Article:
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BW Businessworld

For The Larger Good

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Professor Dipankar Gupta spent over 30 years, teaching sociology and anthropology at JNU till 2009. He continues to be engaged with academics and has authored /edited nearly 15 books. In Revolution From Above, Gupta talks about revolution in a democracy. His view is that changes can be brought about only by ‘citizen elites’. India has been reduced to a democracy that is exploited only by politicians and their cronies. The country has perhaps created an  unprecedented divide between the haves and the have-nots in just six decades since Independence. India is a result of the shape given to it by a few ‘influencers’. Unfortunately, the positive impact stops with Gandhi and Nehru. After that, no one has taken charge of the destiny of India. 

The author talks about the three ingredients of democracy: liberty, equality and fraternity. India has somewhat succeeded in the first two, but fraternity is totally absent. This is a key point made in this book. Essentially, Indians have never grouped together as one. There is a divide caused by religion, caste, language, etc., which has been exploited by politicians to further their own cause. No other democracy lacks ‘fraternity” so much, he writes.

The author, through this book, compels the reader to think ‘what will change this?’ This change has to come from an ‘elite’ leader. It was ‘elite’ leaders like Gandhi or Nehru who  helped eradicate ‘untouchability’ or promote gender equality. These elite leaders had no vested interest in what they helped achieve. Gupta exposes how politicians have used these ethnic divides to further drive a wedge between Indians and use divisiveness as a political weapon. Equality is brought about by making barriers vanish and not by creating fresh ones through reservations.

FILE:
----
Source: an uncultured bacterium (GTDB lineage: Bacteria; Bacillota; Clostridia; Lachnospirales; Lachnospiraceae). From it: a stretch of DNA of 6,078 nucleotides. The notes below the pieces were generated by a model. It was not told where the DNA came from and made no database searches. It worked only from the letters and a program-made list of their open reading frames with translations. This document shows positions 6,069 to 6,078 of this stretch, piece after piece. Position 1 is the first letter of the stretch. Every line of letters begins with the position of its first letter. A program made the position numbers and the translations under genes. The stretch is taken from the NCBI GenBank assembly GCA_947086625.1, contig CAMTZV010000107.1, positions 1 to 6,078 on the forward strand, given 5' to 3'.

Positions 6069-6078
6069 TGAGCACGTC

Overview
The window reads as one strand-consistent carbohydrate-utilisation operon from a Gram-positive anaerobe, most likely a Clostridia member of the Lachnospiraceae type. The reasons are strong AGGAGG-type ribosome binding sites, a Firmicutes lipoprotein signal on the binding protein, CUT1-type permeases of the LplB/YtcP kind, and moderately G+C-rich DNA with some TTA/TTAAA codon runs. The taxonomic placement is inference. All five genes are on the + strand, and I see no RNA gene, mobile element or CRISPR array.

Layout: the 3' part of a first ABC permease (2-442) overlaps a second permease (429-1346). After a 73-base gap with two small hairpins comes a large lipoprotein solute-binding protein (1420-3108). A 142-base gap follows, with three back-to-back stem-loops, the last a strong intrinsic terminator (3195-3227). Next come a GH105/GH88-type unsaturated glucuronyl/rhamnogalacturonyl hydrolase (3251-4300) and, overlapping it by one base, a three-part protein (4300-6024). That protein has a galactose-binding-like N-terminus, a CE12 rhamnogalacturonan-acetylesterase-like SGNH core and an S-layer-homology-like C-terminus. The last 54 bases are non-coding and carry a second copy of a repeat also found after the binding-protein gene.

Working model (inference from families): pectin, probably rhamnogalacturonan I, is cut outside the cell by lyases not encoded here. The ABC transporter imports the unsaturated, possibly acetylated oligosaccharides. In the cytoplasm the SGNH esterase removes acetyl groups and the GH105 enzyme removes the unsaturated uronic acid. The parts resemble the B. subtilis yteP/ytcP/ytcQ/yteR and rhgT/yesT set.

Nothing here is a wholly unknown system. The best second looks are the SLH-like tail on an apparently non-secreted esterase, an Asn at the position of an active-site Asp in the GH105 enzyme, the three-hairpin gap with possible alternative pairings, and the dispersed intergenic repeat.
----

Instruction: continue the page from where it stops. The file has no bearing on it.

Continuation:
However, the author believes that since Gandhi and Nehru India has not thrown up any ‘elite’ leaders. Gupta has arrived at this conclusion after doing a highly logical analysis of subsequent leaders, including Prime Minister Manmohan Singh.

Gupta does not pull any punches. He is scathing in his criticism of the present PM and the uselessness of the Planning Commission. Probably the best analysis of the Planning Commission has been done by Gupta and, for this alone, the book is a must read.

As regards healthcare and education, Gupta points out how Nehru let the country down on both counts, in spite of setting up stellar institutions such as AIIMS and the IITs. For those who want to have a different perspective on Gandhi, Gupta provides ample instances.

There are discussions on urbanisation, the contribution of the migrants to an urban city. There is so much packed into this small tome that it deserves multiple reads to revisit the author’s thoughts. 

(This story was published in BW | Businessworld Issue Dated 07-04-2014)